Lemon Pitches No-Hit Victory; Indians 2, Tigers 0
Mike B. | On 19, Dec 2015
June 30, 1948
He has not been a full-time member of the Indians’ starting rotation for very long, but he certainly has asserted himself as the ace of the staff quickly. Wednesday might be the loudest assertion sign yet.
Bob Lemon tossed a no-hitter Wednesday evening in front of 49,628 fans at Briggs Stadium. He allowed just three base runners via walk and benefitted from a fine, running catch by Dale Mitchell in the fourth inning. Lemon’s no-hitter is the first in the big leagues in the 1948 season and his league-leading eleventh victory.
“I had as good stuff as I’ve ever had and I got wonderful support.” Lemon said. “You don’t see many catches like that one Mitchell made in the fourth.”
The tension began mounting in the Detroit summer air as early as the fifth inning, but was its thickest in the bottom of the ninth inning when Lemon took to the mound. None of the three walks issued by Lemon had even advanced to second base, but Cleveland still just held to a 2-0 lead.
Vic Wertz started the inning, pinch-hitting for Johnny Lipon. After taking a first pitch ball, Wertz laced a one-bouncer back up that middle that Lemon stabbed from the air before it could sneak by him and risk being the first hit for Detroit. After throwing to first, Wertz was retired and Lemon was just two outs away.
Eddie Mayo became the second-to-last Detroit combatant to try and ruin Lemon’s masterpiece. He fouled off Lemon’s first delivery, jerking it down the left field line. After taking a pitch for a ball, Mayo fouled off another pitch. Finally, down 1-2 in the count, Mayo could not make contact on his final swing of the evening, whiffing for strike three and the second out of the ninth.
The final out, like any no-hitter, was the toughest. To build the drama, George Kell had been the most difficult out all evening.
In the first inning, Kell lined a ball down the left field line that landed less than six inches foul, otherwise the game would have had a different storyline. Kell worked a walk in the first inning after his near hit.
In the fourth inning, Kell nearly registered a hit again when he smoked a ball that appeared to be headed to the lower level of the left field seats. However, Mitchell raced toward the ball, making a leap at the very last second. He caught the ball just a step before crashing into the stands, then falling to the ground. For a moment, most fans were not aware Mitchell had caught the ball until he got to his feet and showed the ball from the webbing of his glove.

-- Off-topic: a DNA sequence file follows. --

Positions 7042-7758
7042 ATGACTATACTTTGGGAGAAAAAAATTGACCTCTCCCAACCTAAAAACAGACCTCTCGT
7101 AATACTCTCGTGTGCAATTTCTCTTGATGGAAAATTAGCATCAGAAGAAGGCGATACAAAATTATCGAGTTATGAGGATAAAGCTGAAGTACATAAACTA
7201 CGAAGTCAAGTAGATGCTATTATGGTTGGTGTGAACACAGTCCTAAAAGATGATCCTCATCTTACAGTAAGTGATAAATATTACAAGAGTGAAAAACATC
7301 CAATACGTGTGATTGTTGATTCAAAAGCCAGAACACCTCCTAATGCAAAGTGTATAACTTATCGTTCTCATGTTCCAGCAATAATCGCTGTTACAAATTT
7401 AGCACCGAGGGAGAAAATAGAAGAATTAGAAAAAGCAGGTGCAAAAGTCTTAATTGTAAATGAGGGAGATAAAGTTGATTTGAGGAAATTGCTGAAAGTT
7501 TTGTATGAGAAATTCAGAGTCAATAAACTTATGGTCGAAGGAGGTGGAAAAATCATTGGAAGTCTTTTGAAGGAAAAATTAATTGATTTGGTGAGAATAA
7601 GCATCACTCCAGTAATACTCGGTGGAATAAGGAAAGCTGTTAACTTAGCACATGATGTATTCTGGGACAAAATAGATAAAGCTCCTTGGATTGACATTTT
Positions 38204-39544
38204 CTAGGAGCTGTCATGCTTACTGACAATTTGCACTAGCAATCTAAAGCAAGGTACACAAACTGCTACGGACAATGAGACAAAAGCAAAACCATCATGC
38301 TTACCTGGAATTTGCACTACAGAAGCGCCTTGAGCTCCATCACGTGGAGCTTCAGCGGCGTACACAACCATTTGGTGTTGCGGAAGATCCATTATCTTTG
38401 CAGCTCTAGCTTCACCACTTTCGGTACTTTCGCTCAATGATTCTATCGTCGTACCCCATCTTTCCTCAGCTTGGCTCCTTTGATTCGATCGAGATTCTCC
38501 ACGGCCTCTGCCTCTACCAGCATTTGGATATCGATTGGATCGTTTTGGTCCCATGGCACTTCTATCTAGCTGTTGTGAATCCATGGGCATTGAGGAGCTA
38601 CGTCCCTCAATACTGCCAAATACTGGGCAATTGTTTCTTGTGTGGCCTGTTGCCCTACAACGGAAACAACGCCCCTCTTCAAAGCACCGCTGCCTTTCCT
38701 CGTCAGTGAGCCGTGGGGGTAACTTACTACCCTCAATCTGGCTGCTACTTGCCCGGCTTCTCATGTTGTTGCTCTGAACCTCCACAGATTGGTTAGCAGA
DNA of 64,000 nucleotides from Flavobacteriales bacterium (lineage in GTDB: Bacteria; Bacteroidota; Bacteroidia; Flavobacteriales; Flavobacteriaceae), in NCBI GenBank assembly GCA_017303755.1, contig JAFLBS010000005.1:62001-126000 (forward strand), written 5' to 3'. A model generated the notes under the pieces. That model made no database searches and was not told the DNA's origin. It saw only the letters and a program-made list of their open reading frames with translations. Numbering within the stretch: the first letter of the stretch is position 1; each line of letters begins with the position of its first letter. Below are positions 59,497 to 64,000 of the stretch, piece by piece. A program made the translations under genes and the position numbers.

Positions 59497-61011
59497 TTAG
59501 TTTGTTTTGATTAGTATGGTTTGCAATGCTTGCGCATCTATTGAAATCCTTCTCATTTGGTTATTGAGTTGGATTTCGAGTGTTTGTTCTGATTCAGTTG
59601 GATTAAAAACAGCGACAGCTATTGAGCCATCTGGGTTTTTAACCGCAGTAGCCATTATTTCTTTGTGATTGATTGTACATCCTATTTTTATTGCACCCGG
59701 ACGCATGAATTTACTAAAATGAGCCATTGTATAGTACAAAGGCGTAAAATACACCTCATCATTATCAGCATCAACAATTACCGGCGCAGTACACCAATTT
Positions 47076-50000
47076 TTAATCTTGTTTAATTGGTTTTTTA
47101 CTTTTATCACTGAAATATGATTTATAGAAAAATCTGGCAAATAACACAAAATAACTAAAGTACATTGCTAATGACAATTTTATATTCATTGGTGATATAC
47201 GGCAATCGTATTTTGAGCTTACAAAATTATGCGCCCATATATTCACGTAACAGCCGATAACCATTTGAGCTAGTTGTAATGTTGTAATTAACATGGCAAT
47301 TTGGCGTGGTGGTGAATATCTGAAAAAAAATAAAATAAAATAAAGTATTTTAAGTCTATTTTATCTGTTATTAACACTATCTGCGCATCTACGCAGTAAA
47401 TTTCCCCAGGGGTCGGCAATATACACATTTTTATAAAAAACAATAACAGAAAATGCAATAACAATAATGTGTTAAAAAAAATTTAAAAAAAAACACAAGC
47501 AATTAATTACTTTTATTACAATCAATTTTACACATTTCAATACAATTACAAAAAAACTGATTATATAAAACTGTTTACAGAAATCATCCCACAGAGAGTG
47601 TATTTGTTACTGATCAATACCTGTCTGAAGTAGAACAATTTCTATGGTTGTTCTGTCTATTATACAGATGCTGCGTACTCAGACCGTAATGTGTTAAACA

But in the ninth, the most difficult part in retiring Kell was fighting the nerves. Lemon’s first pitch was dangerously inside, yet still grazed off the bat for strike one. The next pitch was so wild, catcher Jim Hegan could not stab it and it went to the backstop. It was clear that Lemon was nervous. His third pitch was a knee-high sinker that Kell swung at and bounced high in front of the mound. Lemon fielded the bounder amidst a sudden silence in the stadium. He jogged half way to first base before lobbing the ball, underhand, to first baseman Johnny Berardino for the final out of the game.
“Gee, what a thrill it was when that last out was made,” Lemon said. “The fellows on the bench didn’t talk to me from the sixth inning on. I thought at the time it was funny but wasn’t quite sure what was happening.”
As Berardino caught the ball, the silence was replaced with jubilation on the field and eventually in the Indians’ clubhouse. The victory becomes Lemon’s first no-hitter of his career and marks the third straight season that the Tribe has had a no-hitter. Bob Feller turned the trick in 1946 against the New York Yankees and Don Black did a year ago in 1947 against the Philadelphia Athletics. Lemon’s gem becomes the 12th no-hitter in Indians’ franchise history.
“We all knew there was a no-hitter coming,” Feller said. “He had everything.”
Lemon (11-6), the major league leader in wins, only walked three and struck out three in his shutout and no-hitter over the Tigers. It was his eleventh complete game of the season and fourth shutout. His three strikeouts give him 70 on the season and overtakes Feller for the league lead.
Cleveland gave Lemon all the offense he would receive in the top of the first inning, scoring two unearned runs off of Tiger starter Art Houtteman. Mitchell reached on a muffed grounder to Lipon to start the game. After Berardino popped out, Lou Boudreau doubled to left field, scoring Mitchell. Kell’s relay throw from the outfield to the plate was wild and allowed Boudreau to advance to third base. Hank Edwards hit a fly ball to left field, allowing Boudreau to race home to make the score 2-0. The two Tiger errors created the two unearned runs and were the only ones scored in the contest.
Houtteman (2-10) was a tough-luck loser, not allowing an earned run over nine innings while giving up just five hits, one walk and one strikeout. The 20-year-old right-hander from the Detroit sandlots has pitched much better in his last four starts.
“That guy pitched a hell of a game,” dejected Detroit manager Steve O’Neill said. “But why did he have to throw it at us?”
Cleveland’s victory is their third straight triumph and gives them a one and one-half game lead over the Athletics and two game lead over the Yankees.
Photo: Cleveland Memory Project